PRINT Summer 2006

Suzanne Lacy

Suzanne Lacy, Maps, 1971. Performance view, Los Angeles.

The case can be made that Allan Kaprow was an important influence on public art. But you’ll never get there if you ignore his influence on ’70s feminist performance (as does, for example, the ambitious but flawed exhibition on Los Angeles currently at the Centre Pompidou). In the time’s messy and interrelated worlds of Conceptual, performance, feminist, Marxist, and community-based art, Allan went beyond simple issues of equity to set the stage for a populist inquiry into the possibilities and limitations of art made in public.

When I was Allan’s student at CalArts during the ’70s, women students were drawn to the history and practices of what he termed “lifelike” art, where artmaking was a function of a reflective life, not a skill set. As he described it at a symposium on public art in 1991, artists from the late ’50s and ’60s “appropriated the real environment and not the studio, garbage and not fine paints and marble. . . . They incorporated behavior, the weather, ecology, and political issues. In short, the dialogue moved from knowing more and more about what art was to wondering about what life was, the meaning of life.”

This vision of art as a kind of “research” offered a significant aesthetic way out for young women artists whose identity politics and critical stance vis-à-vis culture demanded the production of an activist avant-garde: art that went beyond simple protest politics and engagedthe public sphere in multiple and open-ended ways. He provided permission to frame life—domestic, political, relational, and public life—as art. When I developed Three Weeks in May, a 1977 piece about rape in Los Angeles, it was Allan’s theories that allowed me to move into the public, using the frame of the city to contain a variety of “acts,” from reflective conversations to media interventions. His ideas, originally meant to challenge the art establishment, were mined by artists moving from the body to the body politic.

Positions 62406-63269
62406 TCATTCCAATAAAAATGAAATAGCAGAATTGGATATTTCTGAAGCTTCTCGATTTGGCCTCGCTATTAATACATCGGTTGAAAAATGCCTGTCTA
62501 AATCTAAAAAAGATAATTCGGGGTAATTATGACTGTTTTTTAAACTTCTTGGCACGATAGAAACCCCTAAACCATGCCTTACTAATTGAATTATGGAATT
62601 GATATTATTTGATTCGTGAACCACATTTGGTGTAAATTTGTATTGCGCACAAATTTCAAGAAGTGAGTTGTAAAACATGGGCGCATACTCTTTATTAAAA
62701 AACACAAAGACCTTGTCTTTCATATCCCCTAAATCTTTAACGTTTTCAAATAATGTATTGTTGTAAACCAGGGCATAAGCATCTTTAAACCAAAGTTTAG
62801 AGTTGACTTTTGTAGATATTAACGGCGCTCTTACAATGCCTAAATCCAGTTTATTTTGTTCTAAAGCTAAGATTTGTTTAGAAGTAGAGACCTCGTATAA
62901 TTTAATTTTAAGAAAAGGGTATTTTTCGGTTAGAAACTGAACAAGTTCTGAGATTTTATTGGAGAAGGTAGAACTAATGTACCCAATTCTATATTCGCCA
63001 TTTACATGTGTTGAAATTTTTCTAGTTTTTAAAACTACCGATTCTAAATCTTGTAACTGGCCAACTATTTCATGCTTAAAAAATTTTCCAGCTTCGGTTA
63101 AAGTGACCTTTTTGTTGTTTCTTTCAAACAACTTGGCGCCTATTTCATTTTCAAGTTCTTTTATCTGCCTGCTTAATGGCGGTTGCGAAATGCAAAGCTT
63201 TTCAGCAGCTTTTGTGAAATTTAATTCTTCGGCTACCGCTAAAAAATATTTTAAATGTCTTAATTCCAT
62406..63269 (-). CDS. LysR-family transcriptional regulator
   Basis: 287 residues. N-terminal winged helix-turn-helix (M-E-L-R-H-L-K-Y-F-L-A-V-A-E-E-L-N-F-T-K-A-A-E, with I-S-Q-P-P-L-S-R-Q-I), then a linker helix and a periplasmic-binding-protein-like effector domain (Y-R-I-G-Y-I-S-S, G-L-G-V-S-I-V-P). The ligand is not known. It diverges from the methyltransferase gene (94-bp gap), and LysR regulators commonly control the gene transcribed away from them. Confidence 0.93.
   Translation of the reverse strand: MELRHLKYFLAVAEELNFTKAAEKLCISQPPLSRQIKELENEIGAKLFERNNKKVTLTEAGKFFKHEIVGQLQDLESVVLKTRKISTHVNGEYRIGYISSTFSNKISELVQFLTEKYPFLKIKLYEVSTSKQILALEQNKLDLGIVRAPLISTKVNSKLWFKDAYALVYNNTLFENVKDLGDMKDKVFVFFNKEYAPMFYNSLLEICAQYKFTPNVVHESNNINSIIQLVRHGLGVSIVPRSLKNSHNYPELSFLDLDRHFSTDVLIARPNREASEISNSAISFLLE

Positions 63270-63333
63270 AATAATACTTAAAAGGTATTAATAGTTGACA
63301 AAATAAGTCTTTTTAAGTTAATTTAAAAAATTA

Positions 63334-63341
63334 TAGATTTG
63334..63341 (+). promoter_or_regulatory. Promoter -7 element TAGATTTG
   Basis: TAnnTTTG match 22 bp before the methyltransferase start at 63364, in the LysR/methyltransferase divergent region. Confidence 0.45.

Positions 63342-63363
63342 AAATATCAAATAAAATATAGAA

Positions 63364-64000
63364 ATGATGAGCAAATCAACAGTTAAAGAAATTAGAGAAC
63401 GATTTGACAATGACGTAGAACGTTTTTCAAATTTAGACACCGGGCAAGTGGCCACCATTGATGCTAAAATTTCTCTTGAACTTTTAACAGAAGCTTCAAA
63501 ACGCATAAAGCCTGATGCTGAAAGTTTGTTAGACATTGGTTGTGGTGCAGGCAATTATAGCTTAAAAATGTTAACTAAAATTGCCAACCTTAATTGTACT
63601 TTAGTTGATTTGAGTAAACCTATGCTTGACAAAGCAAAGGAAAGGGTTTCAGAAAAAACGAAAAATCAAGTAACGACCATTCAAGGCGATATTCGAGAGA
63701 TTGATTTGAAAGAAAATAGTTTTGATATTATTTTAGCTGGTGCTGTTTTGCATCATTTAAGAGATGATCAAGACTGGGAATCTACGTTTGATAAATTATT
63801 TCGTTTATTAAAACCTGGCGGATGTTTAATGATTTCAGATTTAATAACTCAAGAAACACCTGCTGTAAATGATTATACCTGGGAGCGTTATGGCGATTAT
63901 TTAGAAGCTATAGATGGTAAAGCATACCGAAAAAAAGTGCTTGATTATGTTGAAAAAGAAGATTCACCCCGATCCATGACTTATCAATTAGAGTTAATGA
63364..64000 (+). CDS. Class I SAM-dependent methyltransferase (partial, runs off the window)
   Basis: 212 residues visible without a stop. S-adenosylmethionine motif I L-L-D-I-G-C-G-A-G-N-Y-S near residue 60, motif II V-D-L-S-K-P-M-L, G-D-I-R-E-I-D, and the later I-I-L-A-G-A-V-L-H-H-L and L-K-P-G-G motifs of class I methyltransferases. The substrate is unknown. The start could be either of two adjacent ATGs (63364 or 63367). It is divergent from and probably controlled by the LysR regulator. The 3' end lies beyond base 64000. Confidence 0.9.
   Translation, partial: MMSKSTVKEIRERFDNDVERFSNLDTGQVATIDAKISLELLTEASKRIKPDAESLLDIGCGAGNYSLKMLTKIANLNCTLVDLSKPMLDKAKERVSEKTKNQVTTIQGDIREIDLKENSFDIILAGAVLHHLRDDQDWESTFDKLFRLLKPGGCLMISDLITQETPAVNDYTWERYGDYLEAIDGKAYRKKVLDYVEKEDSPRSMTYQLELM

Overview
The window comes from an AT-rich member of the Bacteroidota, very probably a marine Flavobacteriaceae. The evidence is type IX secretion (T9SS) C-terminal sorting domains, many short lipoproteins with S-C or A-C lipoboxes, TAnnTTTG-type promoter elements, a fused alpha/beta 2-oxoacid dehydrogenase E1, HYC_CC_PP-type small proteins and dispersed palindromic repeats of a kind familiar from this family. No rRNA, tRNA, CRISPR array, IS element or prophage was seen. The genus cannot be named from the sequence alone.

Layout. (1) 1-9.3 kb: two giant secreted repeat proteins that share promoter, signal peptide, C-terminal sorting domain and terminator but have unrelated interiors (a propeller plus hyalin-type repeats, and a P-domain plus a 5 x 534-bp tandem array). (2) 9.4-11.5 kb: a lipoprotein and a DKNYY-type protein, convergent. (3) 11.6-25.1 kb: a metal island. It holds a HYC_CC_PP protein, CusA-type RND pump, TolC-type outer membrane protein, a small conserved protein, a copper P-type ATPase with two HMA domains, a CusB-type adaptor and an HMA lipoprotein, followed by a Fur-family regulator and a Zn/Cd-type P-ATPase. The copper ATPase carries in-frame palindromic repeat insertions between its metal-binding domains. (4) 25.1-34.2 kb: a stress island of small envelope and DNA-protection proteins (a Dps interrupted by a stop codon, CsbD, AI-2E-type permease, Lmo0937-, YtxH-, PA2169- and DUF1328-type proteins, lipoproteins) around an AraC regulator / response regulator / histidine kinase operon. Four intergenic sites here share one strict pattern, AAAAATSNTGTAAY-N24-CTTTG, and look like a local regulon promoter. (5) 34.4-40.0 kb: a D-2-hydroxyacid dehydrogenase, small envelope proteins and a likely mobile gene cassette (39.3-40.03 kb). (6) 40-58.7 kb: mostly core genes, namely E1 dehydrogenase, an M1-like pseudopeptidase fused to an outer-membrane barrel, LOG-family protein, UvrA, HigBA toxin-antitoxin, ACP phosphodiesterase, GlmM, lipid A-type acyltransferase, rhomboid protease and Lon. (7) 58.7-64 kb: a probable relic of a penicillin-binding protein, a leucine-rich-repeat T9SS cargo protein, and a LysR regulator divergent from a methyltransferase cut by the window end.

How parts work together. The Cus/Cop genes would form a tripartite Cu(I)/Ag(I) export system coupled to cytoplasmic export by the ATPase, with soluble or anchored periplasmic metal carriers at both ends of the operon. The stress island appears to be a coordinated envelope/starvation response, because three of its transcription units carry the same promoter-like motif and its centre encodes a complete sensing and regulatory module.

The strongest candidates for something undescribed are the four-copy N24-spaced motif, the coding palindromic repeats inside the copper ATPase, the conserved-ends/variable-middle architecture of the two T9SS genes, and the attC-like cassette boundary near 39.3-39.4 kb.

Allan Kaprow, Shape, 1969, happening, Berkeley, CA. From Six Ordinary Happenings, 1969. Photo: Diane Gilkerson.

Allan’s impact on public art is especially evident in three ways. First, he emphasized the importance of processas the “product” of art, something particularly relevant to public art that engages multiple audiences: “The artwork,” he said, “becomes less a ‘work’ than a process of meaning-making interaction.” Second, in his commitment to what he called an “ambiguity of identity and purpose,” he set up an important parameter distinguishing art from politics. What is often missed in the examination of performance-based public artists is the fundamental role of ambiguity and questioning in the structure of their work, because the content or topic—whether race relations or global warming—is so prominently positioned. (It is not surprising that political entities distrust the arts, since most artists can’t deliver the canon even when projecting clear political intention.) Finally, Allan provided a platform for criticism: “Once art departs from traditional models and begins to merge into the everyday manifestations of society itself,” he wrote, “artists not only cannot assume the authority of their ‘talent,’ they cannot claim that what takes place is valuable just because it is art.”

While his own practice might appear distant from current public art, in fact he approached all meaning-making activities similarly: with respect, curiosity, and attention to what he could learn. We talked often about the skills artists need in the public sphere, relationships between men’s and women’s art, issues of scale, and what constituted political relevance—not with judgment but to clarify underlying meaning. “Open-endedness, to me, is democratic and challenges the mind,” he said of his ethical struggle with the artist’s role.

Anyone who looks at the ’60s will see that these ideas were in the air. Artists from Argentina, Japan, Denmark, England, and France, theater directors like Brazil’s Augusto Boal, and American activists like Abbie Hoffman were all breaking the boundaries between art and life. But Allan—who once proudly told me that Hoffman had called to consult on one of his political actions—was central to the formation of that time, and his great contribution came precisely from his curiosity and his ability to articulate the ferment around him. His influence on contemporary art will no doubt be traced in the coming decades, now that he is no longer with us, but the historicizing gaze can betray the fluid interactions of an era. Let the long-overdue legacy making begin, remembering that it will be an incalculable loss if this tracing is not as broad, generous, and relationally based as was the man himself.

Suzanne Lacy is an artist and Chair of Fine Arts at Otis College of Art and Design in Los Angeles.